Dale Coberly talking about reforming entitlements and the impact on Social Security . . .

CRFB, “The Committee For a Responsible Federal Budget”, is an organization dedicated to reducing the National Debt or federal budget deficit, so it says.  But it seems to spend most of its time calling for  “reforming entitlements,” meaning “cut Social Security” which has nothing to do with the Debt/Deficit. Social Security is paid for entirely by the workers who will get the benefits.  In the past it has lent money TO the government, and today the government is paying that money back, just like any ordinary business.  This was done so the larger Baby Boom generation could pay in advance for it’s own benefits just like any other generation and not leave the smaller following generation stuck with paying more than was fair by the normal pay as you go financing system. Today, however, CRFB decided to scare us by showing that by 2050 interest on the National Debt would cost more than the Defense budget.

But here they gave their game away. They published a chart showing the rising cost of interest on the Debt compared to the cost of Defense and other Budget items.  They included the cost of Social Security even though that is not a budget item. And that showed that between now and 2050 the cost of Social Security will rise from 5% of GDP to about 6% of GDP.  Imagine that!  A one percent increase in the cost of groceries for 25% of the population.  And that is paid for by those people themselves, and would be the cost however the money was found . . . whether government taxes, stock market profits, private charity, or from under the mattress. All SS does is ensure that the money will be there by arranging for the workers themselves to pay for it themselves by putting a small part of their paycheck in a financial institution that can guarantee it will be there when they need it, with enough interest to cover inflation and the normal expected rise in the standard of living.  The government oversees but DOES NOT PAY FOR Social Security. Meanwhile it does not seem to me to be a looming crisis that the cost of paying for the groceries of 25% of the population will increase by 1% of GDP over the next 30 years.  Or that paying 6% of GDP for the groceries of 25% of the population is unreasonable. Or that if the people are paying for it themselves…as they are . . . they should be forced to work an extra two or more years before they can collect their own money. Or that “the rich” should be forced to pay it for them. But no one noticed.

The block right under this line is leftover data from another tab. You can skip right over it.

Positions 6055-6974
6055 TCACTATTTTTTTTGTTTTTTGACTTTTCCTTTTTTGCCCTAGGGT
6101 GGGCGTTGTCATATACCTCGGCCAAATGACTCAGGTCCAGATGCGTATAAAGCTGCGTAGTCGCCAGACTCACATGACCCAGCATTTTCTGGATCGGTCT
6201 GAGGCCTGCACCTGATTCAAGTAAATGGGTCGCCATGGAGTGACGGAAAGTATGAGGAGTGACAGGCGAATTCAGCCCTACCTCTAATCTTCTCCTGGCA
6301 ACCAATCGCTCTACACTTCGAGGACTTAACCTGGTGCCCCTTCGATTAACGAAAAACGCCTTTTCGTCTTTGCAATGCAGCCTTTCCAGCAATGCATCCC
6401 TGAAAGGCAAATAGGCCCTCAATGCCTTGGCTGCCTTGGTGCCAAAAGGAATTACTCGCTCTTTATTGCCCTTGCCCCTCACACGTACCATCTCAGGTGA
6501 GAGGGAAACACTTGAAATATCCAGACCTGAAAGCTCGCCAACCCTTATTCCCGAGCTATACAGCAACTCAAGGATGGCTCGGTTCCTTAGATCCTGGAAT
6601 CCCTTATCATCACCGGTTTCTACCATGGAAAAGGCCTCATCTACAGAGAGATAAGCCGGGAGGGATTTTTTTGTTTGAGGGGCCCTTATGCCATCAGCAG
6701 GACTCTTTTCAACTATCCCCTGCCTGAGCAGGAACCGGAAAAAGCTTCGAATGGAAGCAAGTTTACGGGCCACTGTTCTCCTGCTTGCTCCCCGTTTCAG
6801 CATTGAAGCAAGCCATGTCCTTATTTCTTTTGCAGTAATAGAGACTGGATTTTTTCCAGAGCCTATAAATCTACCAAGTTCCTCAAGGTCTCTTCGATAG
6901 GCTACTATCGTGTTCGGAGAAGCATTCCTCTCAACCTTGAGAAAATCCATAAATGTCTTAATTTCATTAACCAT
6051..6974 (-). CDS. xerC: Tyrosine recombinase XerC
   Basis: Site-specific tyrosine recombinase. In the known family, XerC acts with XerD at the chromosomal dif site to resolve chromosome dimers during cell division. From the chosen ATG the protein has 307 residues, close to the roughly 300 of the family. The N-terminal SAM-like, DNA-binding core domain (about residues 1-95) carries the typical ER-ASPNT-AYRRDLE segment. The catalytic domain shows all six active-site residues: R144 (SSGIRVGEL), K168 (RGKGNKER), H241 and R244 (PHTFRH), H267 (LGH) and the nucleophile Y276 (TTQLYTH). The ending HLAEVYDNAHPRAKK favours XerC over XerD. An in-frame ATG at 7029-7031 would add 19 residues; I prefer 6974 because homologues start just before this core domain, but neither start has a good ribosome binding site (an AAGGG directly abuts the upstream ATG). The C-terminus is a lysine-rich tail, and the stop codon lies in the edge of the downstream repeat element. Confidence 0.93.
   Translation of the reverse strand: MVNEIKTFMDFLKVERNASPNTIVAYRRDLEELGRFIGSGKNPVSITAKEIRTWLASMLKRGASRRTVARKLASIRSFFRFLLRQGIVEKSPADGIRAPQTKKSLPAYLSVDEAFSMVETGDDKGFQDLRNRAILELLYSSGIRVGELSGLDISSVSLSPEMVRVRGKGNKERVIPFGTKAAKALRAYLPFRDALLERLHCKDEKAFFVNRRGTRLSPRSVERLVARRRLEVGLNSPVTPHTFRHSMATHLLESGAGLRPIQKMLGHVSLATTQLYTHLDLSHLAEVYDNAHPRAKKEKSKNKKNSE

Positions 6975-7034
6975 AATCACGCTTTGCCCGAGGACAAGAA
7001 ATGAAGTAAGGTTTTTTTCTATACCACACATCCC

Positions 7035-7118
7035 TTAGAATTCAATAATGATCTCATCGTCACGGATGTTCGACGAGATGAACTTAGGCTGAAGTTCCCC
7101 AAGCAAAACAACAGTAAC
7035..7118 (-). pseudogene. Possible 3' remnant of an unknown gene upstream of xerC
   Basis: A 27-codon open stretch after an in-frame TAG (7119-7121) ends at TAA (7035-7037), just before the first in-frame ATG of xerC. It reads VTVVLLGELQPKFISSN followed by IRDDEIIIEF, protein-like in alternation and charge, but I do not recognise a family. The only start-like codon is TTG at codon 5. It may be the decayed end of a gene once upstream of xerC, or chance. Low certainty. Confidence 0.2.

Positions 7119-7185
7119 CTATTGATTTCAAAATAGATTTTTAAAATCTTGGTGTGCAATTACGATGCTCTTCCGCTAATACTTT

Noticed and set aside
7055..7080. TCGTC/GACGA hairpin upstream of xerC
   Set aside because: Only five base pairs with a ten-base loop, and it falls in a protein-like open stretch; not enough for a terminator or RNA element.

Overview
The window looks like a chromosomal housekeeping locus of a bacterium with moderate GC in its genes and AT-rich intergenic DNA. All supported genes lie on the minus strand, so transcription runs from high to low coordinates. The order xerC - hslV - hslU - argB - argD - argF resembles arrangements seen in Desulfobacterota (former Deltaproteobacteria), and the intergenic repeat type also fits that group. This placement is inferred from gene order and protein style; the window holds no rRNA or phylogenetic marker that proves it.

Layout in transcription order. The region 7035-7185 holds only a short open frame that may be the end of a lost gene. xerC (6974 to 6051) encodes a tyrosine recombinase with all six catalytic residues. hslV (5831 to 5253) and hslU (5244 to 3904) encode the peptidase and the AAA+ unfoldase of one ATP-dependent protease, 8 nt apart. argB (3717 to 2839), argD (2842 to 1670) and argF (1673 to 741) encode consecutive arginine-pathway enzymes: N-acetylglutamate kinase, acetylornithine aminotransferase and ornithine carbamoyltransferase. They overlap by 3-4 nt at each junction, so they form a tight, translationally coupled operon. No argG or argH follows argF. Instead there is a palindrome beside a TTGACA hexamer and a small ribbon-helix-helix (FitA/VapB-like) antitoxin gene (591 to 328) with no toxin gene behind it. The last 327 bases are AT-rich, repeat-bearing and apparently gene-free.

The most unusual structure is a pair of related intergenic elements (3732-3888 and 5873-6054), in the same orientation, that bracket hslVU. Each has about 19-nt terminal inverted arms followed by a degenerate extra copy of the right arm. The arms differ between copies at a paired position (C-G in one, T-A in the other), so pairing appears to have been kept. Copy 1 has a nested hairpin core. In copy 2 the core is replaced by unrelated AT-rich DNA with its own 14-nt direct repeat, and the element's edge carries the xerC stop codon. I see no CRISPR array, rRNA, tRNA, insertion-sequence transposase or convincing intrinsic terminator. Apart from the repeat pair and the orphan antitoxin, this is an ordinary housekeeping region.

“Net Interest Will Total $10.5 Trillion Over the Next Decade,” Committee for a Responsible Federal Budget (